Italy’s capital is a fascinating city that offers a wide range of tourist attractions. From ancient ruins to world-class galleries and lively piazzas, fall in love with Rome and all its beauty with Culture Trip’s list of the 20 best must-visit attractions.
The most famous sight in all of Rome is its ancient gladiatorial arena, the Colosseum. Also known as the Flavian Amphitheatre, the 2,000-year-old structure once held up to 50,000 spectators. As the site of epic gladiator battles, roaring crowds and jeering emperors, the historic atmosphere of Rome’s bloody arena is palpable; no trip to the capital would be complete without visiting it to discover what life might have been like in ancient Rome.
Trajan’s Markets is a remarkable complex of ancient stores, administrative offices and alleyways that dates back to around AD 110. While historians debate whether or not it was actually a market, there’s no doubting that the covered area was the model for today’s shopping malls. Constructed by Emperor Trajan, one of Rome’s most industrious rulers, the complex’s ancient alleyways and multi-level offices give visitors a chance to step into the everyday life of ancient Romans. This tour also grants access to the on-site Imperial Forum Museum.
Once the centre of public life in ancient Rome, the Roman Forum is an impressive set of ruins and among the most important archaeological areas in the world. Dating back to the seventh century BC, the site is filled with crumbling remains of Roman temples and government buildings. Most important among the ruins are the Temple of Caesar, the Arch of Titus and the Sacred Way, the road down which the Roman Centurions would march when returning home from battle.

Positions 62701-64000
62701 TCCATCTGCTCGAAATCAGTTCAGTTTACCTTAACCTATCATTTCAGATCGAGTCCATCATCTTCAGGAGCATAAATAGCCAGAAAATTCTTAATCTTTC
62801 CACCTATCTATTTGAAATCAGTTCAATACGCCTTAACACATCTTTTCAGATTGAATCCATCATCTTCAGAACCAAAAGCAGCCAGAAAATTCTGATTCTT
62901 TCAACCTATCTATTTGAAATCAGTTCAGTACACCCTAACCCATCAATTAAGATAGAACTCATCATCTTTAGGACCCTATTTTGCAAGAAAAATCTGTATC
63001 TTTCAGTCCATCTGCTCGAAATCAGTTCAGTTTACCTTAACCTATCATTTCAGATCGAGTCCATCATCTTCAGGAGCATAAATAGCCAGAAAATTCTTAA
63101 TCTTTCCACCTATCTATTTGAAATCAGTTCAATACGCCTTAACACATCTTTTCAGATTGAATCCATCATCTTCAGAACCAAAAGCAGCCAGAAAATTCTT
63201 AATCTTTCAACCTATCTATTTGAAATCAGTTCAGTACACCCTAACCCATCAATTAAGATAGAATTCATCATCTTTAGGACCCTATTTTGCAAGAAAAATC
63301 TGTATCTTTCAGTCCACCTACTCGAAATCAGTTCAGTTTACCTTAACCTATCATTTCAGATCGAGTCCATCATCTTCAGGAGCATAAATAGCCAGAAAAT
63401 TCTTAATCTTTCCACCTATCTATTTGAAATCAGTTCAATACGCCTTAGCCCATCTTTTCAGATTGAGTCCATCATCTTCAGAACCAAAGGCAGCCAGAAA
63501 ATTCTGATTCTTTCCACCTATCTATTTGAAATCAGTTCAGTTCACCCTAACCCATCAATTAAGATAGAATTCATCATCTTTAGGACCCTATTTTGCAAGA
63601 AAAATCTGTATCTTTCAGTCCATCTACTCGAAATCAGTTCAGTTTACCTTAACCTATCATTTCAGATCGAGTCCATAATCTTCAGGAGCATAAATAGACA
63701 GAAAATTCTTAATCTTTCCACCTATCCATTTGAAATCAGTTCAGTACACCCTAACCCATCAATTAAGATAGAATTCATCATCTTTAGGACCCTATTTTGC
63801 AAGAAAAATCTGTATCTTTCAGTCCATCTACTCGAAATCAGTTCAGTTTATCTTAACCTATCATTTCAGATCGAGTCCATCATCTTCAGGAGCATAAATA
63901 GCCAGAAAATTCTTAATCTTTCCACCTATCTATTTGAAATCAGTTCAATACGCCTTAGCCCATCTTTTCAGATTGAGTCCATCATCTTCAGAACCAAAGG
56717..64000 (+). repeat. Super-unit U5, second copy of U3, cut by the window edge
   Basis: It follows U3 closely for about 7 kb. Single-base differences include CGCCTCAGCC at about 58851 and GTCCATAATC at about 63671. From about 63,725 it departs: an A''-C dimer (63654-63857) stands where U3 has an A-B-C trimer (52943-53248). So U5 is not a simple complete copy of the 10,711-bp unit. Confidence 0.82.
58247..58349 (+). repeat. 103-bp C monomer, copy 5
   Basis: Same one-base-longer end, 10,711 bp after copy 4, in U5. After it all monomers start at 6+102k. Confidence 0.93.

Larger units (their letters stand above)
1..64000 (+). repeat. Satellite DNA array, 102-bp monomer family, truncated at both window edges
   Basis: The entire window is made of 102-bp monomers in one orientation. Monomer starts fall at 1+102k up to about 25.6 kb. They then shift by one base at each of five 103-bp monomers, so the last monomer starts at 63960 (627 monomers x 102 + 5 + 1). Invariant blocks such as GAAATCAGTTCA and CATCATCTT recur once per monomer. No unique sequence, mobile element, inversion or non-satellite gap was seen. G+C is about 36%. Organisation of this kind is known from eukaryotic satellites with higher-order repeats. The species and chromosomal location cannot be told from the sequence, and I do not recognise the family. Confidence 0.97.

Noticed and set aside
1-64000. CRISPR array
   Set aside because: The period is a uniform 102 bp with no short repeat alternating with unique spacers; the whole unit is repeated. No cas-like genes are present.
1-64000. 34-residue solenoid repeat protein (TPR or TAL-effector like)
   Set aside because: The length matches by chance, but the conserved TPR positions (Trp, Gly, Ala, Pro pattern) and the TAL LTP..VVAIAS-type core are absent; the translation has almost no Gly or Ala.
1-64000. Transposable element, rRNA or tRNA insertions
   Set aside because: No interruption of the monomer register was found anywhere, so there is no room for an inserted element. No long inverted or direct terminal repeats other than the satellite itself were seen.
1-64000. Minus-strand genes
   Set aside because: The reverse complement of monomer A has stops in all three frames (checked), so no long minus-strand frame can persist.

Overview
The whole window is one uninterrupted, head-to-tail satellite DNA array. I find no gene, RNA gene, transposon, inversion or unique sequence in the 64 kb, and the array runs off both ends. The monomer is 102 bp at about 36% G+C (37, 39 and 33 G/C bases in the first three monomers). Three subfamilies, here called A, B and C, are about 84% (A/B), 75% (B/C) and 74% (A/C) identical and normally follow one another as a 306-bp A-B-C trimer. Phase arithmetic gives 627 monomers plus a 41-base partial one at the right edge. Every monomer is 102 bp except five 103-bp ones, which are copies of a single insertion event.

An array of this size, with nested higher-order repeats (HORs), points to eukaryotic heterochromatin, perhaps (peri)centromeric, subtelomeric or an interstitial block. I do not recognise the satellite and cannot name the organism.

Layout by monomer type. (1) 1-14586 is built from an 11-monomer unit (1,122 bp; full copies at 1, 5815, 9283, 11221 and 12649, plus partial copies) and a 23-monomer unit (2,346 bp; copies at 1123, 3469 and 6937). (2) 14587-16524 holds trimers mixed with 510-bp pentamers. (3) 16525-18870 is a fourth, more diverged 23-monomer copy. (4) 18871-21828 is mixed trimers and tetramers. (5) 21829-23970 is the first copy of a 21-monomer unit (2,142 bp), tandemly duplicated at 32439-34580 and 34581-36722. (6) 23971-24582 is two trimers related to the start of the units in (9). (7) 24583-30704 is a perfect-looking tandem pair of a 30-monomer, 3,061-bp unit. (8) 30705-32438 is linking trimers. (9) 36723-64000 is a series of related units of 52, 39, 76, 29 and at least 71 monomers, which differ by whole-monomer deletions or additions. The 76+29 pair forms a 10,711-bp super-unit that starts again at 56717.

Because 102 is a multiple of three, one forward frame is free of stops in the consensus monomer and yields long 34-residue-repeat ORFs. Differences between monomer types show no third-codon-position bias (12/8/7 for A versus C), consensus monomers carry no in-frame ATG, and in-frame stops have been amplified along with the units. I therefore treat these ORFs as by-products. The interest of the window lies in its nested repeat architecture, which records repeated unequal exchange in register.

If you know only one thing about Emperor Nero, know this: the man was famed for incredible acts of self-indulgence. Domus Aurea is his golden imperial estate, a testament to his gaudy reputation and what was the most aesthetically overwhelming buildings at the time. Now an active archaeological site, digital re-creations of what the ruins would have looked like in its heyday (think intricate mosaics, resplendent artificial lakes and colourful frescoes) allow visitors to catch a glimpse into the mind of the opulent Emperor Nero.
No trip to Rome would be complete without a visit to St Peter’s Basilica, Italy’s largest and most important church. Consecrated in 1626 after over 100 years of construction, the basilica is among the holiest sites for the Christian faith, and a grand example of Renaissance architecture. Inside is the burial site of Saint Peter of the 12 Apostles of Jesus Christ, and celebrated artworks such as Michelangelo’s Pietà as well as the remarkable dome, which is the tallest in the world to this day.